Project Canvas

PMI BB Chapter Meeting

PMI Chapter Berlin/Brandenburg Logo After Design Thinking last month there was one more interesting PMI Chapter Berlin/Brandenburg meeting Yesterday evening. In Berlin’s Chauseestraße, the creative rooms of meeet Mitte provided the perfect setting for Prof. Dr. Frank Habermann and Karen Schmidt. They started with a little exercise in which they showed how bad people are in finding out facts. Everyone makes a narrated story out of given data with the so-called “quick thinking” through interpretation and prejudice. In addition, everyone has their own technical view of the project. Misunderstandings are therefore the natural state and a common understanding must be explicitly established.

After a short presentation of their method “Project Canvas” four projects chapter members projects were chosen. The method was practiced in small workshops groups.

Afterwards, all met again in the pavilion to enthusiastically reflect on the findings. Frank Habermann and Karen Schmidt presented the conversation method “Thinkers Trio” together with a participant, talked about “Over the Fence” and celebrated five years of working with the project canvas method.


Over the Fence

Prof. Dr. Frank Habermann and Karen Schmidt offer with Over the Fence tools to systematically understand and improve projects. Several resources can be used freely under a Creative Commens license. These include the “Project Canvas” method and the Manifesto for slow thinking in Projects.

Project Canvas

Over the Fence Project Canvas The project map (project canvas) offers space for the standard key facts of a project. The findings and questions about the project are placed with Post-it notes. The Project Canvas method follows the principles of Design Thinking.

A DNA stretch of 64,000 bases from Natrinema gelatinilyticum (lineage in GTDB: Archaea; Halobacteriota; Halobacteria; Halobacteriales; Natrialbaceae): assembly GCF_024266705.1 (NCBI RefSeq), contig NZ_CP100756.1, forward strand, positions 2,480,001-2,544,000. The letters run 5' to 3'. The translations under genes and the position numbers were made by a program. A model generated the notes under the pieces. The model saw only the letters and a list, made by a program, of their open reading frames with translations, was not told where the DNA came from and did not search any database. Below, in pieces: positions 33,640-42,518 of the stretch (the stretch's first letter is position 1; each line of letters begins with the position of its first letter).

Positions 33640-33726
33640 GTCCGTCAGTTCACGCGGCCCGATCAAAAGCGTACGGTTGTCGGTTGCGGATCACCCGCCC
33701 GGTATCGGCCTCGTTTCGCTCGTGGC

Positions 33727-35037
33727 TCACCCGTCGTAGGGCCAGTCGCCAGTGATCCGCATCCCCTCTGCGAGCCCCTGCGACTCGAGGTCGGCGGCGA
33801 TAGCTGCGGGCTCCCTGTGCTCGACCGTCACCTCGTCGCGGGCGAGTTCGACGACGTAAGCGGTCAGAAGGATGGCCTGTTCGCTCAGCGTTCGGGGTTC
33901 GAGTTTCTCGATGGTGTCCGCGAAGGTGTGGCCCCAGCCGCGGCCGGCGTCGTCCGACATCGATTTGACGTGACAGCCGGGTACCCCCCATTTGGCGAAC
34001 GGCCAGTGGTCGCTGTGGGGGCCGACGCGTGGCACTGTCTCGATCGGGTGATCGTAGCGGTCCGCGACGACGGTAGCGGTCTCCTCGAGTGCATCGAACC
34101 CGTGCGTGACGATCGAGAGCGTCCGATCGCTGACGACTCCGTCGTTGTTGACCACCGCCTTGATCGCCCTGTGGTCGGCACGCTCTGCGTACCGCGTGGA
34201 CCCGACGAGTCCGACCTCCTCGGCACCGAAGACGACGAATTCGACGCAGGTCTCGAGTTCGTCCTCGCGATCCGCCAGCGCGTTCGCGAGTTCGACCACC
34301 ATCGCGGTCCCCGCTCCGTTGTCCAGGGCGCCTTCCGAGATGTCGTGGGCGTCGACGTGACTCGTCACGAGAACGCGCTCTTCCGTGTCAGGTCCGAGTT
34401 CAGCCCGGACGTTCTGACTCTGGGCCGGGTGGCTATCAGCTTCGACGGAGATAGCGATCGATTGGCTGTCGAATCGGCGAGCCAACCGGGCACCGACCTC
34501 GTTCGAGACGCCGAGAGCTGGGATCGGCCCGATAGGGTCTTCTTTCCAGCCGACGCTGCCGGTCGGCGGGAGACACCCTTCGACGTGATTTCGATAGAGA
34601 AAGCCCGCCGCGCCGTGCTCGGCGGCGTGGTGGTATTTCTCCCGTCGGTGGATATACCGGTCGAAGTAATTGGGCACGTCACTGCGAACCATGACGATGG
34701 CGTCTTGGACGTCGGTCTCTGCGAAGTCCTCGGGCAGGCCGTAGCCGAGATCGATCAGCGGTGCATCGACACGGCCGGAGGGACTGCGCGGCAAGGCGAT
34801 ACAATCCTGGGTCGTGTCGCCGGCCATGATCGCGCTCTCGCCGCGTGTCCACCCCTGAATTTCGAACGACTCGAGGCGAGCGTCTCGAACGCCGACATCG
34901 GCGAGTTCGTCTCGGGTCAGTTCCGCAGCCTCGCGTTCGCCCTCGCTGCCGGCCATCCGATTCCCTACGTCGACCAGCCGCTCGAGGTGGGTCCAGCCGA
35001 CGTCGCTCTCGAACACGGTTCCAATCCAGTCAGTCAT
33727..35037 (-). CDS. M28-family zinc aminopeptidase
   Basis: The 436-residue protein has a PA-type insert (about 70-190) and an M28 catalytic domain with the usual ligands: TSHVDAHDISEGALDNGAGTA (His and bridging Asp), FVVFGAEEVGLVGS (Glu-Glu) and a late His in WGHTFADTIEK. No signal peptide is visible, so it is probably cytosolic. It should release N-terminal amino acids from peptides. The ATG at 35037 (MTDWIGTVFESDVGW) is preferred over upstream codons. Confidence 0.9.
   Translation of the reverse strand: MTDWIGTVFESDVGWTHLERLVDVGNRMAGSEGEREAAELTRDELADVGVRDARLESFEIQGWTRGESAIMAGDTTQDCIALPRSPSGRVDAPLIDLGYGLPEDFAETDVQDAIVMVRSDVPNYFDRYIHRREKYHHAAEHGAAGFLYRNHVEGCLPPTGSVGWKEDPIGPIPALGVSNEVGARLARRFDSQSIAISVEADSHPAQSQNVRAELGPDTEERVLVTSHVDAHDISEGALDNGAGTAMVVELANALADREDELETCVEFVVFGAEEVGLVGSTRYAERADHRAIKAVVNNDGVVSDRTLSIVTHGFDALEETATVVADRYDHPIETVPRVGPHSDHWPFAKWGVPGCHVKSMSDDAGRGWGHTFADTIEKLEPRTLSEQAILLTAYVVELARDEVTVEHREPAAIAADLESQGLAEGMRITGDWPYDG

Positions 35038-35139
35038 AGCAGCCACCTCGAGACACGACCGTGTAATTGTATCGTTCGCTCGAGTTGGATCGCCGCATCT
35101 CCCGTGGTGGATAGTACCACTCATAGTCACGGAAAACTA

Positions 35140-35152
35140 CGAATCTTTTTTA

The 42 question cards (these questions are also entered in Project Canvas) are already available in the fourth version. Through practical application, the collection of open-ended questions has been further improved over the last five years. They give the questioner authority and sharpen the image of the project. For example, a lack of responsibility or contradictory goals quickly become visible with the given questions.

The fact that each workshop participant works on only one part of the project canvas makes it easier. The process is progressing faster because not everyone in the group has to take care of all aspects of the project. And no area will be forgotten.

With formalized sentence introductions such as “I have understood…” and “I am unclear…” a turn towards common understanding is achieved and personal complaints, emotions or accusations are avoided.

In one hour, the view of all participants on the project is clearly sharpened and hidden problems are visible at an early stage.

It is important that the project owner is involved. If it is not, all participants have a common understanding of the project, but nothing else.